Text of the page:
This is a continuation of my previous post about the adverse effects that the Russia/Ukraine conflict has had and will continue to have on the Russian economy. I will elaborate on two more of these negative effects and argue that Russia’s natural resource industry is one of the only bright spots in an otherwise grim view of the future for the Russian economy. As a recent Economist article, “From Bad to Worse,” emphasizes, the three most notable negative effects of the Russia/Ukraine conflict are: (1) Sanction tightening, (2) a cut off of foreign lending + investment into Russia, and (3) a fall in the value of the ruble. Having examined sanction tightening in the last post, I will take a closer look at the last two effects in this post.
2. Cut off of Foreign Lending + Investment into Russia
Political instability in Ukraine is causing foreign investors to doubt whether or not their investments and loans to Russian firms are safe bets. As I have discussed numerous times before in previous posts, availability of credit drives business cycles (both short and long term), so a credit tightening in Russia would have many unfavorable consequences including plummeting asset prices, a drop in productivity, and decreased incomes. Unfortunately, these potential effects are already becoming realities. As the article states,
“With capital flight hitting $60-70 billion in the first quarter of this year alone, investment in domestic production—what the spluttering economy needs most of all—will be even harder to come by.”
It is worth noting that the main concern is not about existing investments and loans, but new ones. Many of the investments into Russian firms are under long term contracts, which make them difficult to get out of, but new financing is unlikely to come rushing in after the conflict in Ukraine. Although Russian banks have expressed enthusiasm in replacing the role of their foreign counterparts, their ability to do so is doubtful because many of these banks rely on western loans. If further sanctions and investor doubt forces these western loans to stop flowing in, Russian banks may be in an even worse position than the Russian firms relying on foreign imports (discussed next).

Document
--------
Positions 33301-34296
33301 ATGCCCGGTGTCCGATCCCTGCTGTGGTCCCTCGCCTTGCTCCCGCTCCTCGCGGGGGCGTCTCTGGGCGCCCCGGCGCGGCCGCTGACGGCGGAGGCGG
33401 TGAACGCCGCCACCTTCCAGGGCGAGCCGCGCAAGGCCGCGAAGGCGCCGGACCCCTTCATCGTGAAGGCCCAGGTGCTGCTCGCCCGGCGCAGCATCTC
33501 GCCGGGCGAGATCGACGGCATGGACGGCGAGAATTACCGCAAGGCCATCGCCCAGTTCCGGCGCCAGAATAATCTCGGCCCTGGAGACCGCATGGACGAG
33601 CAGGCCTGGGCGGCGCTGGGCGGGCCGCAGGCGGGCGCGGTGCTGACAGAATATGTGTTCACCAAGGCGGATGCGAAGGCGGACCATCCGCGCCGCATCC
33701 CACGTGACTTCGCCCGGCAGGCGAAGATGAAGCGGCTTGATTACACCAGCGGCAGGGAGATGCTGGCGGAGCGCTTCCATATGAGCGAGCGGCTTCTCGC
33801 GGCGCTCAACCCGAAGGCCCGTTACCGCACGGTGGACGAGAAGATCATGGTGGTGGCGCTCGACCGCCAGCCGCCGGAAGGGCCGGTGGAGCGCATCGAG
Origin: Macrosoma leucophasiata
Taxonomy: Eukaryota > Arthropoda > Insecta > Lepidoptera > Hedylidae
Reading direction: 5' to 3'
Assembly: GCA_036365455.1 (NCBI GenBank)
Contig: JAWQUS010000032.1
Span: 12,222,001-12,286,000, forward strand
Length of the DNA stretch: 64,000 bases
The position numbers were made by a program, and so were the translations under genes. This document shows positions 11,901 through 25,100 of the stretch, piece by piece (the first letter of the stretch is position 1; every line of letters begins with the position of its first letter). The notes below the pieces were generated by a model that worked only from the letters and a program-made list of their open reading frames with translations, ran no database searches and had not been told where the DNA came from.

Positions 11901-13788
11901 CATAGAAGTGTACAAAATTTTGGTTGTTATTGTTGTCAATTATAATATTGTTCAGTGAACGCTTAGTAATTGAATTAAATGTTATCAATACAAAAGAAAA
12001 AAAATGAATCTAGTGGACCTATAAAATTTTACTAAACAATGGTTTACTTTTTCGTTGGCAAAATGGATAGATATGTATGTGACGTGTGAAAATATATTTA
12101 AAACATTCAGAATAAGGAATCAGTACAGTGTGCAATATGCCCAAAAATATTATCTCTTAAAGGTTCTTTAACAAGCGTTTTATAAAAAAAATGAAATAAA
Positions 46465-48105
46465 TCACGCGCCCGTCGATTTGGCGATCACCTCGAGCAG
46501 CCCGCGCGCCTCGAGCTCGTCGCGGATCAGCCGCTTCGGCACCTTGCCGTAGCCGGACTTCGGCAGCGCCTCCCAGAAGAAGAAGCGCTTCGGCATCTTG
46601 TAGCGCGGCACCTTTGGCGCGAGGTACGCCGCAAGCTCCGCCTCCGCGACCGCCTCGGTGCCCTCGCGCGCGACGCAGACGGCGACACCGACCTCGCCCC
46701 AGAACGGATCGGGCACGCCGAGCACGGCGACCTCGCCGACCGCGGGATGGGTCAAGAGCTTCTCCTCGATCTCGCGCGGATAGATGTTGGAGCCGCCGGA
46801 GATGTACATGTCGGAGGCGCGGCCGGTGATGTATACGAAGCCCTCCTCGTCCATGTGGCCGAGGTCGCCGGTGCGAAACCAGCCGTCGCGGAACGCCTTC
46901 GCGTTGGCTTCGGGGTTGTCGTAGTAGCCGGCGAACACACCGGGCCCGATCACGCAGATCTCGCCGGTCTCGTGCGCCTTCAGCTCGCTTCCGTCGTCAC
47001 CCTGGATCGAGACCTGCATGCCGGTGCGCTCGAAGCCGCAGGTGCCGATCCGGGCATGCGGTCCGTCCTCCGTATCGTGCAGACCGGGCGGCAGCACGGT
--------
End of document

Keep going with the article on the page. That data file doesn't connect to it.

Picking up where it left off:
3. Fall in the Ruble
The ruble has plummeted as a result of the conflict in Ukraine. Although there is some argument about whether or not a weak ruble is good or bad for Russia, I would argue that the costs clearly outweigh the benefits. A weak currency makes imports more expensive, and with many Russian firms not only relying on foreign loans, but also on foreign imports of supplies, a weak ruble is not something to celebrate.
In conclusion, I have laid out a detailed summary of some of the negative consequences the Ukrainian conflict will bring upon the Russian economy (sanction tightening, cuts in foreign lending, and a fall in the value of the ruble). Furthermore, I have argued that Russia’s natural resource industry will likely survive these troubles because of two reasons– Europe’s dependence on natural gas and the prospect of new, long term deals between Russia and China.